Demerary, 29th September, 1807.
Mart. Smit, First Exploieteur.
Alexr. Tinne, Sw. Translator.

Ten Joes Reward. [heading]
Last Night about Eight o'Clock a Seaman belonging to the Ship Admiral Colpoys, was stopped on the Stelling near Messrs. Naghten & Fitzgerald's, by four negro men; and a Pocket Book containing 2 Joes, 3 Dollars, 2 English Shillings and 2 Gold Earrings (one of which was broken) was forcibly taken from him. The above reward will be given to any Person who will bring forward such proof as will convict the offenders, by
William King.
Cumingsburg, 3d October, 1807.

Newfoundland Cod Fish [heading]
For Sale by
Underwood, Johnson & Co.
Demerary, 3d October 1807.

Notice. [heading]
The Undersigned informs his Friends and the Publick that he has removed to the House of Messrs. S. Mourant & Co. in front of Plantation Vlissengen, he intends continuing Business in the same Line and under the same Firm as hitherto, and begs a continuance of their favors.
F. C. Otto.
Demerary, 3d October, 1807.

To Let. [heading]
And may be entered into by the 1st of November next, a House and Lot, situate on the Middle-Dam of Stabroek, at present occupied by Mrs. Sampson. For further prrticulars [sic] apply to the Attorney at Law H. Cantzlaar JZ. in Stabroek.
Demerary, 3d October 1807.

Andress Luntuin (Carpeter [sic]), runaway last night from the Ship Wilding, he is about 5 feet 7 inches hight [sic], short hair, and has got a mark on his brest [sic], and light complexion, not a very stout man, but of middle size.
Daniel Foresale (Seaman) runaway along with the Carpenter, he is about 5 feet 4 inches high, dark hair, wearing his hair tied, dark complexion, broad stout set man, he likewise has robbed three of the ship's company of a quantity of wearing apparel. A Reward of Two Joes will be paid to any Person apprehending either of the above men, on application to W. King & Co. or to the Subscriber on board the Wilding.
2d Octr. 1807. John Marman.

All Persons having any demands against David Shepherd of Waratilla Creek, are requested to meet at the House of the Subscriber on Monday the 16th November next at 11 o'clock in the forenoon, when proposals will be laid before them to satisfy all his Creditors; the reason of D. Shepherd not summoning his Creditors by Edict, is because they are few in number, and he himself not possessing the means to enable him to go through the regular course required by Law.
3d October, 1807. Jno. Ashley.

A Brown Horse was brought to the Barracks by the Dienaars [sic] on the 13th of September last, and will be Sold at Public Auction within fourteen days from this date, if not previously reclaimed and all expences paid.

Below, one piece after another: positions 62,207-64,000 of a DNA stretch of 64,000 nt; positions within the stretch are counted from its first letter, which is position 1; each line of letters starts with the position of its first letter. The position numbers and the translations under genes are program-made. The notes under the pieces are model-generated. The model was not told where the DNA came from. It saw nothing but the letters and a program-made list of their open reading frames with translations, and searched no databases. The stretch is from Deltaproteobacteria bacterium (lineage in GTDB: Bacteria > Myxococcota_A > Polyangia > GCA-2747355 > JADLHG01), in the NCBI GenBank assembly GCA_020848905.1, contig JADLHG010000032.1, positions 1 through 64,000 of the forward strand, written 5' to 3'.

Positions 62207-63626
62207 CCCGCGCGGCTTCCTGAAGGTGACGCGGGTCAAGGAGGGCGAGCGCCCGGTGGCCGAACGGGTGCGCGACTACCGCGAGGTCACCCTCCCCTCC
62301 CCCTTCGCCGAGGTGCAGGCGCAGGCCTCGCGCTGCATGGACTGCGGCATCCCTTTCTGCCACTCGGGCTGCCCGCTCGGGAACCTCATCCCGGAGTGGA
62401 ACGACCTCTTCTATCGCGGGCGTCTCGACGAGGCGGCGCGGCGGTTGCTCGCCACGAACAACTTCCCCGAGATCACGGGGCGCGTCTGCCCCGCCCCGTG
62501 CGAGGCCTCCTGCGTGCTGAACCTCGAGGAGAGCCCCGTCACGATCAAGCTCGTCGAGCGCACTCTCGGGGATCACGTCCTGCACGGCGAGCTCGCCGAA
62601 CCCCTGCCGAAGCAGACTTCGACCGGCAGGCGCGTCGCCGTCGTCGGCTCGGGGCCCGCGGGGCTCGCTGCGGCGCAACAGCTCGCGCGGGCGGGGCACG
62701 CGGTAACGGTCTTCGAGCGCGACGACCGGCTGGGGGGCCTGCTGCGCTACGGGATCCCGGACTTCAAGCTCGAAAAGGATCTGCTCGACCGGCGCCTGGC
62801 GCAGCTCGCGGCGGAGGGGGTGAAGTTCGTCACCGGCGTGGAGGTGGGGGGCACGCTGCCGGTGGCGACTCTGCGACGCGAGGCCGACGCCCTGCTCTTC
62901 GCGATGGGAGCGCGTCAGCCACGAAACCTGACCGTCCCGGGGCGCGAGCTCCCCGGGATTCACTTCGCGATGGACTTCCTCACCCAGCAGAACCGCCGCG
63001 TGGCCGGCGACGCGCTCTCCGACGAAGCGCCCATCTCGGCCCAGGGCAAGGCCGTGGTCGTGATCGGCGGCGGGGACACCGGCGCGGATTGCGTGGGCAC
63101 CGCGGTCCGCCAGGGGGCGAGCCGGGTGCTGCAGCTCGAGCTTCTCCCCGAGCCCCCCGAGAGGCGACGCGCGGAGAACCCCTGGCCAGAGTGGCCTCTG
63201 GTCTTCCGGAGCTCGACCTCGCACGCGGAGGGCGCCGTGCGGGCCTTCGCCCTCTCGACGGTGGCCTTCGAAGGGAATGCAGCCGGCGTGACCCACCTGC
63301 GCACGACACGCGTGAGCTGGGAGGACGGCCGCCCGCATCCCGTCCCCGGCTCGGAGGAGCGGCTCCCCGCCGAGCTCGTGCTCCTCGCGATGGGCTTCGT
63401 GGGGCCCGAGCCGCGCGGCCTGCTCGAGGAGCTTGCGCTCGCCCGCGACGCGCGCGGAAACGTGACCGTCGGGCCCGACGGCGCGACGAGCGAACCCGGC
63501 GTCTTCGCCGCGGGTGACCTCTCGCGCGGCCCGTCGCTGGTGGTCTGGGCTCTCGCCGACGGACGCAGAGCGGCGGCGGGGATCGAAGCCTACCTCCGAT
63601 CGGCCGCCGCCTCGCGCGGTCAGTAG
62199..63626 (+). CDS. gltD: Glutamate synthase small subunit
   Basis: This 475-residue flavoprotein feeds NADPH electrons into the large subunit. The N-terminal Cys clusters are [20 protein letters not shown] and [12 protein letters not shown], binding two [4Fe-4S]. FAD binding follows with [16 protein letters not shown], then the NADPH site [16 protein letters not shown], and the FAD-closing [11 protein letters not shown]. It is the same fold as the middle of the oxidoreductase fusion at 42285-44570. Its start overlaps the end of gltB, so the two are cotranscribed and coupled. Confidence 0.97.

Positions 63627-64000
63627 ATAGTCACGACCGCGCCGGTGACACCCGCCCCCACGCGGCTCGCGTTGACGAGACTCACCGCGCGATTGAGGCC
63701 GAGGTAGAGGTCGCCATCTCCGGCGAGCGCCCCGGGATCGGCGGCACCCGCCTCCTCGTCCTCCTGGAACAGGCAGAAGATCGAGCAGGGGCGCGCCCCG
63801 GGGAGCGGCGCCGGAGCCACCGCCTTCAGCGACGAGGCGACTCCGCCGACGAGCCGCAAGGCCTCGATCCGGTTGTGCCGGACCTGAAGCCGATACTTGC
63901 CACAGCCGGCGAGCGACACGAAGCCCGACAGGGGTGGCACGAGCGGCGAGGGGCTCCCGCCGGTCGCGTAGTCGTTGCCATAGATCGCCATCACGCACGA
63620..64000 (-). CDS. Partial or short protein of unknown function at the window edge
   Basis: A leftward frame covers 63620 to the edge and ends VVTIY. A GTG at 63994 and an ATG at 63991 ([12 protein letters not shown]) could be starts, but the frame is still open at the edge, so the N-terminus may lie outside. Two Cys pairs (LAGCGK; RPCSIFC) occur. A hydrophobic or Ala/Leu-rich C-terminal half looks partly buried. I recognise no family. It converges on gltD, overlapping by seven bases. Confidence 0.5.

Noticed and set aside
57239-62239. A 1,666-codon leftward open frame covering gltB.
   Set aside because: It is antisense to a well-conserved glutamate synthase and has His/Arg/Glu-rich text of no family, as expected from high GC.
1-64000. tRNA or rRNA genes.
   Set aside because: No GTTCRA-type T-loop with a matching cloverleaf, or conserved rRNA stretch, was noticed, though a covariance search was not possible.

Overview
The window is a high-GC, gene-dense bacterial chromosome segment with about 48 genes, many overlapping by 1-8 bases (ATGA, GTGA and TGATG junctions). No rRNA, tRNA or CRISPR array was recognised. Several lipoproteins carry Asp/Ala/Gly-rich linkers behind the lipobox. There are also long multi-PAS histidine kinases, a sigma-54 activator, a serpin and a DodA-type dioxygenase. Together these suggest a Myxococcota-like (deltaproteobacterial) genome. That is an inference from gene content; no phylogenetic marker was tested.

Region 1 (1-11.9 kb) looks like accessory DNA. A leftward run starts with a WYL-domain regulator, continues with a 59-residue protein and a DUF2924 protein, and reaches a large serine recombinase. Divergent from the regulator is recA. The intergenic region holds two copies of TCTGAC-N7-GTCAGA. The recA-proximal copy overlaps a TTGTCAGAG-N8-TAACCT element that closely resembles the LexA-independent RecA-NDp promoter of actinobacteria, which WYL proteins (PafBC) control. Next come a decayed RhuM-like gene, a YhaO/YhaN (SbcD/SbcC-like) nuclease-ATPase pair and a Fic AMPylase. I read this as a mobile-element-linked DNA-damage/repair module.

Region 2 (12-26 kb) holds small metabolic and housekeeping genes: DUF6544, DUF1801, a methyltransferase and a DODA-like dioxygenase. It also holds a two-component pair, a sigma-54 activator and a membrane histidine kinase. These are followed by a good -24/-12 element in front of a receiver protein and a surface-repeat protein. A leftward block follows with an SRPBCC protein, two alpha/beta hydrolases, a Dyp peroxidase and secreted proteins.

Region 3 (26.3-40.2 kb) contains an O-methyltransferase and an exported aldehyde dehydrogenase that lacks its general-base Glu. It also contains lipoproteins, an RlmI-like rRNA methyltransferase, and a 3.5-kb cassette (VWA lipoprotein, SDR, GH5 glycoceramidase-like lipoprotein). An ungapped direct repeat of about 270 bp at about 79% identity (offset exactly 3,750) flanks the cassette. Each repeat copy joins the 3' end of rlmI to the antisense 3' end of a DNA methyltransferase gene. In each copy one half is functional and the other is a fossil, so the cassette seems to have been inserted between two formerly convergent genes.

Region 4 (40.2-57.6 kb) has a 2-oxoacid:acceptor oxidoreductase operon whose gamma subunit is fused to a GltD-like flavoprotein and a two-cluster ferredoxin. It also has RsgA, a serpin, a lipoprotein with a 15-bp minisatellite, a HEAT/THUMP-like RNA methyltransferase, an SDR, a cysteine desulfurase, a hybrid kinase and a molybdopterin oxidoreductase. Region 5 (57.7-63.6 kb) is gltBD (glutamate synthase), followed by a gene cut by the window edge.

3d Octr. S. G. Martens, Drossart.

Cotton. [heading]
The Subscriber will give the highest Cash Price for the first One Hundred Bales of good clean Cotton.
At Mrs. Culver's, Stabroek.
3d Octr. 1807. Will. Chorley.


On Wednesday the 7th inst. will be exposed for sale by order of Messrs. McDonald, Halket & Co. at their Store New Town, - Soap, candles, paints, paint and neatsfoot oil, cordage, nails 4 a 20dy, pots, locks and hinges, puncheon hoops, corn mills, sadlery, Irish linen and sheeting, Russia sheeting, dowlas, platillas, brittanias, printed calicoes, cambrics, diaper, cotton shirting, Gentlemens ready-made cloths, hats, boots, and shoes.
Octr. 3d. Robert Kingston.

On Thursday the 8th inst: at the Vendue Office, Bread, Flour, Port Wine, India Goods, &c. &c.
Also, two new and one second hand chaise, tin ware, cane bottomed chairs, hats, boots and shoes, paints, straw bonnets, port wine, &c.
Octr. 3d. Robert Kingston.

On Friday the 9th inst: on Plantation Great Diamond, - Household Furniture consisting of four posts [sic] mahogany bedsteads and bedding, chairs, sophas, mahogany dining and other tables, mirrors, sideboard, &c. Also several head of cattle.
Octr. 3d. Robert Kingston.

On Thursday the 15th inst: will be exposed for sale by order of Obediah Whiston, Esq. on the premises, a lot of land with the buildings thereon, and at present occupied by himself, a schooner boat copper bottomed, in good order; household furniture consisting of mahogany tables with D ends, sophas, chairs, bedsteads, &c. Also, several valuable boat carpenters, and house negroes.
October 3d. Robert Kingston.

By the report of the American Brig Venus, from New London, which arrived in Barbados on the 16th ult. it appears that there is strong reason to suppose that the first Packet for August has been taken by the Enemy, the above Vessel was boarded on the 12th ult. 250 Miles to Windward of Barbados, by two French Privateers cruising in Company, (the Jenue Adelle and Fripon) who informed that they had Captured an English Brig Packet from Falmouth, and had sent her to Cayenne on the 2d ult. The Jenue Adelle is the same which attacked the Wilding and Skip-Jack on our Coast a short time since. By the report of another American strong hopes are however entertained that one or both of these Vessels may be captured, having spoken the Blonde Frigate three hours afterwards and the Enemy still in sight, The American Schooner Triton, which arrived in Barbados on the 18th ult. reports having spoken the Blonde with a Schooner in company, supposed to be a Prize, and by the description given of her it is thought to be the Fripon.